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Slam Vioxx-maker delays

Nov 5, 2004 | New York Daily News The troublesome painkiller Vioxx should have been yanked from the market several years ago when growing evidence already pointed to a significant risk of heart attacks, according to a damning new report that blasts both the drugmaker and U.S. health officials.

The combined results of 29 studies and clinical trials completed before September 2000 - showed Vioxx more than doubled the risk of heart attacks or strokes, according to a report today in the influential medical journal The Lancet.

But it was only this Sept. 30 that Merck pulled its cash-cow arthritis drug, prompting a deluge of lawsuits against the pharmaceutical giant.

Merck said company officials "absolutely disagree" with the new study in The Lancet. "Merck acted responsibly and appropriately as it developed and marketed Vioxx, and made decisions based on all available data at the time," the company said in a statement.

The new report is the latest blow against Merck, which has been hit with at least 300 lawsuits from people claiming to have been harmed by the once-popular drug.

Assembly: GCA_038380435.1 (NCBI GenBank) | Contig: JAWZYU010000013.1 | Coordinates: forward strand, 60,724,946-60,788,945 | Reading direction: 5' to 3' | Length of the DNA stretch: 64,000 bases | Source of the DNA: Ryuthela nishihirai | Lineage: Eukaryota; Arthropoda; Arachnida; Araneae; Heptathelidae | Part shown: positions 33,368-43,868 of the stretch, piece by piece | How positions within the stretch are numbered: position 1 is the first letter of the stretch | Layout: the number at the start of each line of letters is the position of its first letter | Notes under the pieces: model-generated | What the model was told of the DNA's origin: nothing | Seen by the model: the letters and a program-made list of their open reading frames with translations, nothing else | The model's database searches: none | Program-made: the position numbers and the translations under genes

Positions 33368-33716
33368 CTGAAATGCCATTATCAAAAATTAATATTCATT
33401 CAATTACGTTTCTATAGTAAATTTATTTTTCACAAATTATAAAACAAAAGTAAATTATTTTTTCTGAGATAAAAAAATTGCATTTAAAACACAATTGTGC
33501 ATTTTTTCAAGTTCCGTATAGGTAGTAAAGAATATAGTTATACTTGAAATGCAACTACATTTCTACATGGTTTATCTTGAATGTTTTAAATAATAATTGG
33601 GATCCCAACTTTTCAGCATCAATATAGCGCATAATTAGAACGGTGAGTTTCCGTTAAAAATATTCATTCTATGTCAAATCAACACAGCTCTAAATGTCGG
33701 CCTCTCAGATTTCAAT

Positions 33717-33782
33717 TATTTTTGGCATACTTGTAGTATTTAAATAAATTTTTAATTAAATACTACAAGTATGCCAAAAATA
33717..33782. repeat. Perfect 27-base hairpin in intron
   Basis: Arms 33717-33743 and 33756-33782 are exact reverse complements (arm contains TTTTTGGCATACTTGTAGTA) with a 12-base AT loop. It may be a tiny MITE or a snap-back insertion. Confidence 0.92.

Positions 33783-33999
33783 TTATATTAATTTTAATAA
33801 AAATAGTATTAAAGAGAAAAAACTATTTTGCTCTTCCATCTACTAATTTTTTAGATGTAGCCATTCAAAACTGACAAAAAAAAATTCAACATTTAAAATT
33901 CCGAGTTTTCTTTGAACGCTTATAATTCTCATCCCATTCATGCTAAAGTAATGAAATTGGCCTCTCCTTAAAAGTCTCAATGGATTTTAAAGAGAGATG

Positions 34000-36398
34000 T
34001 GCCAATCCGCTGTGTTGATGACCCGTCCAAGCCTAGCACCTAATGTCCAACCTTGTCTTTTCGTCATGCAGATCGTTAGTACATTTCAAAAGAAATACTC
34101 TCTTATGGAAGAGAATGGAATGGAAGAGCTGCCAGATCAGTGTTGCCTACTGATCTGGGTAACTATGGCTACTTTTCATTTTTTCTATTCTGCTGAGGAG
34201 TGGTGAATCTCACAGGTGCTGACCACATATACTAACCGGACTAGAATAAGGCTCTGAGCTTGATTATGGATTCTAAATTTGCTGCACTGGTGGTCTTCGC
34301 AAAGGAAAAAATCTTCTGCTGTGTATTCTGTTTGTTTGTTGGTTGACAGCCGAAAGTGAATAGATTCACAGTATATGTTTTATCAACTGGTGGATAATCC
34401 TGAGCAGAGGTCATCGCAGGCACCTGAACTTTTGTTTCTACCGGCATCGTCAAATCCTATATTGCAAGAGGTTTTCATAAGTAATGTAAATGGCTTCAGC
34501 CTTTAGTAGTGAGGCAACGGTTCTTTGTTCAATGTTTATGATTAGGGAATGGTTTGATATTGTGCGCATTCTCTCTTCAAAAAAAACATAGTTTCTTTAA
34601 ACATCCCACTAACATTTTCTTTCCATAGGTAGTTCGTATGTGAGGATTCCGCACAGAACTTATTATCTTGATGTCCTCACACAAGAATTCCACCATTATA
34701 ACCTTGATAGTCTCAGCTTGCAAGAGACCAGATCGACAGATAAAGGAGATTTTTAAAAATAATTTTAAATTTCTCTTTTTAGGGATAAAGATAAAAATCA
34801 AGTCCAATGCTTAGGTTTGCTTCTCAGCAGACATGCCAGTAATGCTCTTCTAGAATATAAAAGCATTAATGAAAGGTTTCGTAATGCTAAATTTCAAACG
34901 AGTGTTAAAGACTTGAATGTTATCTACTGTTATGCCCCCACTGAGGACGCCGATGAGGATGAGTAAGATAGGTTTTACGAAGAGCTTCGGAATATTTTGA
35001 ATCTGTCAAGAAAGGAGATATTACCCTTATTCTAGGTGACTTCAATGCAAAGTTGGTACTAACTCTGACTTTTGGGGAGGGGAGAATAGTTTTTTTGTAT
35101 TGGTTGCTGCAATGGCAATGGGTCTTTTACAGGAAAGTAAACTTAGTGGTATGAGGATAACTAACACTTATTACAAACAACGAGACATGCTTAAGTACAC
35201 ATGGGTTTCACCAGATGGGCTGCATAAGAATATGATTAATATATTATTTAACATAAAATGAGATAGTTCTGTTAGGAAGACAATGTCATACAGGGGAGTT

"This study just adds to the overwhelming evidence that this drug never should have been marketed and, once it was marketed, the FDA should have acted immediately to get it withdrawn," said lawyer Jerrold Parker, whose firm Parker & Waichman has been retained by more than 1,000 plaintiffs in Vioxx lawsuits.

Analysts estimate Merck's legal bills from the Vioxx mess could top $17 billion over the next decade or so.

The new research is accompanied by a scathing editorial by Lancet editor Dr. Richard Horton faulting Merck for "astonishing failures" in safety monitoring and the FDA for "lethal weaknesses" in oversight.

FDA official Sandra Kweder told The Associated Press that agency scientists checked Vioxx for heart risk as it reviewed Merck's application for approval of the drug, starting in 1998. "The record shows that we were on top of this very difficult scientific issue on a near daily basis from the very beginning."

Meanwhile, the safety of Vioxx's competitor, Celebrex, was called into question yesterday when a Canadian newspaper reported that government documents showed Celebrex was linked to at least 14 deaths.

Pfizer, the maker of Celebrex, called the report misleading and said the report was not backed up by any studies.

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